Nishmat's Women’s Health and HalachaIn memory of Chaya Mirel bat R' Avraham

  • Hebrew
  • English
  • Espnaol
  • Francais
Menu

Orange-beige on bedikot

16 June, 2022

Question:

This Friday night, I did one hefsek and it came back orange beige, and I figured it was fine because it was after five bleeding days and I had no hargasha. I felt my period was totally done. Moch came back completely clean. I did a day 1 bedika in the morning which was Shabbat morning, came back clean and the second one in the later afternoon came back beigy orange. Just in case it was considered a bad stain, close to shkiya I did an hefsek came back clean and a moch was clean. So now my question is, was my original hefsek from Friday night good? Did the second bedika on day 1 render me nida again so the second hefsek is the one I count? What should my day 1 of clean days start then?

Thanks so much.


Answer:

In general orange is a questionable color and stains that are orangey should be brought to a halachic authority for evaluation. If it is a specific shade that you have brought a few times for evaluation and were told it’s acceptable, and you are certain it is the same acceptable shade, you may trust your judgement that it is acceptable. But if you are not sure about these bedikot, they should be evaluated.

If you still have the hefsek from Friday and the bedikah from Shabbat afternoon, you should bring them for evaluation. If they are both acceptable shades you may continue with your original count. If either of them were niddah colors, you will count your clean days from the new hefsek you performed on Shabbat before sunset, and your new day 1 is Sunday.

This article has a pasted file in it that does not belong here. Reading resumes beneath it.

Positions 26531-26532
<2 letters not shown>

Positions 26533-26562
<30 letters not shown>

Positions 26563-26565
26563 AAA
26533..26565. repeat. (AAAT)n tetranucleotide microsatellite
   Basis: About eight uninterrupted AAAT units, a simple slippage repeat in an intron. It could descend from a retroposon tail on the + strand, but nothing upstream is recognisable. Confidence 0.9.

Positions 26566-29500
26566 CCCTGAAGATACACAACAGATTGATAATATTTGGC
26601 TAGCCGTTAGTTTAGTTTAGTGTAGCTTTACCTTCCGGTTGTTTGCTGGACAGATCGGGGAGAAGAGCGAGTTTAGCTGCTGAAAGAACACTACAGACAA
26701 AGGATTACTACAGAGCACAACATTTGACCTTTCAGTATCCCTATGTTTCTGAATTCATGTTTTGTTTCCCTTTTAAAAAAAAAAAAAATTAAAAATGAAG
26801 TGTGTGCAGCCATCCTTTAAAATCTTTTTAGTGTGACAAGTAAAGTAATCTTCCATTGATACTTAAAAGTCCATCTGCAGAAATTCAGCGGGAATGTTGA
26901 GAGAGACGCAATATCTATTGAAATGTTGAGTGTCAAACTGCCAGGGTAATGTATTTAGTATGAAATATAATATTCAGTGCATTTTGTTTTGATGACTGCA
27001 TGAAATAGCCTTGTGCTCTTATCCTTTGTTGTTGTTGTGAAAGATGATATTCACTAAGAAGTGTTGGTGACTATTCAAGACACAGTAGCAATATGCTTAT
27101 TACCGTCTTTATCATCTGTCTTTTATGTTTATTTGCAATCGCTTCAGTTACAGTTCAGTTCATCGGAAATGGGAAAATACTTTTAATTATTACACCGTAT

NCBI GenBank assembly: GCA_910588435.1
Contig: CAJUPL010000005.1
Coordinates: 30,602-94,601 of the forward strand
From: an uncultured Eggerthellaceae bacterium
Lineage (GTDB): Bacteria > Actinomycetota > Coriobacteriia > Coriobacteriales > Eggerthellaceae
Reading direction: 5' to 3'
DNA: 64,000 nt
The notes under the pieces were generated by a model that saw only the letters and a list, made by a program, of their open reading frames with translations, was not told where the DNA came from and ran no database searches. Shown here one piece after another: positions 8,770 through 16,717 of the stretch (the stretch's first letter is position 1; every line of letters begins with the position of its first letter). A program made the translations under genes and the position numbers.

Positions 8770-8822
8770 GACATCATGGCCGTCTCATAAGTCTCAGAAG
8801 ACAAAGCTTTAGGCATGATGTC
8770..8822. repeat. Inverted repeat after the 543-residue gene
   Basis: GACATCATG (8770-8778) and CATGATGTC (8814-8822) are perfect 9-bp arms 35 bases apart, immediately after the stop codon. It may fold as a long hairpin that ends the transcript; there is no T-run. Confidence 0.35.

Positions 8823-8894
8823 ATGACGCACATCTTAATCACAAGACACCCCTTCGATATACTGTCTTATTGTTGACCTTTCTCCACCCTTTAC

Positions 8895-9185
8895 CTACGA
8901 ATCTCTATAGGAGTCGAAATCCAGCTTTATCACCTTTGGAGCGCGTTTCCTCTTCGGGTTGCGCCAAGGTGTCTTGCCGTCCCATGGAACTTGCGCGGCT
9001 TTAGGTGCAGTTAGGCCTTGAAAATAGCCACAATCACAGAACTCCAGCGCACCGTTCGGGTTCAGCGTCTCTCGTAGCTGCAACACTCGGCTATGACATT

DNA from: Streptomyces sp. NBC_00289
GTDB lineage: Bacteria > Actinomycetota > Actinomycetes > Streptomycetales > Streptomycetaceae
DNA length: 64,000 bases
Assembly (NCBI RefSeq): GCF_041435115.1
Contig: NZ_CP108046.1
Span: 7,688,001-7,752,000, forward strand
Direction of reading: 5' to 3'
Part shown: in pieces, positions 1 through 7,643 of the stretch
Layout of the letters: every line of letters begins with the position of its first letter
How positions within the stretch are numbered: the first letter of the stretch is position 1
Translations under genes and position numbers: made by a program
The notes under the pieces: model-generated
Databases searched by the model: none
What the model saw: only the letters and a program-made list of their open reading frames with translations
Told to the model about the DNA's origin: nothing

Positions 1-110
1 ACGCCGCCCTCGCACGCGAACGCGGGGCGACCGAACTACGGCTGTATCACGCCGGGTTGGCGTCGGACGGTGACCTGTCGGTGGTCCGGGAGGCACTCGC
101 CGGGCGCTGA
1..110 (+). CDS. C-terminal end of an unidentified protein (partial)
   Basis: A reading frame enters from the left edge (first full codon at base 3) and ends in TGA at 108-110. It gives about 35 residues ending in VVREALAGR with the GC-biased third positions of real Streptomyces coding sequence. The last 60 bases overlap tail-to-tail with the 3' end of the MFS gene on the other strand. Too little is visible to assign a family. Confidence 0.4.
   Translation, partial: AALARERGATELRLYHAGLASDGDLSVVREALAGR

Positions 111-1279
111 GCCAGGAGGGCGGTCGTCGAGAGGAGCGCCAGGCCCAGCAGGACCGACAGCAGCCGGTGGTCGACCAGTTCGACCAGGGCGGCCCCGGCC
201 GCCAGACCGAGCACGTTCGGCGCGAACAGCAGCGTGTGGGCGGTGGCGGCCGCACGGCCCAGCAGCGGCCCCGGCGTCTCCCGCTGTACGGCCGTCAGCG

If you don’t have the stained cloths to bring for evaluation you should count your clean days from the hefsek you performed on Shabbat before sunset and day 1 is on Sunday.

Please feel free to get back to us with any further questions.


This internet service does not preclude, override or replace the psak of any rabbinical authority. It is the responsibility of the questioner to inform us of any previous consultation or ruling. As even slight variation in circumstances may have Halachic consequences, views expressed concerning one case may not be applied to other, seemingly similar cases. All health and health-related information contained within Nishmat's Women's Health & Halacha Web site is intended to be general in nature and should not be used as a substitute for consulting with your health care professional. The advice is intended to offer a basis for individuals to discuss their medical condition with their health care provider but not individual advice. Although every effort is made to ensure that the material within Nishmat's Women's Health & Halacha Web site is accurate and timely, it is provided for the convenience of the Web site user but should not be considered official. Advice for actual medical practice should be obtained from a licensed health care professional.

For further questions or comments: 

The Nishmat Women's Health and Halacha Site is a public service of Nishmat, The Jeanie Schottenstein Center for Advanced Torah Study for Women. This project and others like it are made possible by contributions from people like you. If you have benefited from the service, and wish to enable us to help others, click here to donate.


Users of Internet filtering services: This site discusses sensitive subjects that some services filter without visual indication. A page that appears 100% complete might actually be missing critical Jewish-law or medical information. To ensure that you view the pages accurately, ask the filtering service to whitelist all pages under yoatzot.org.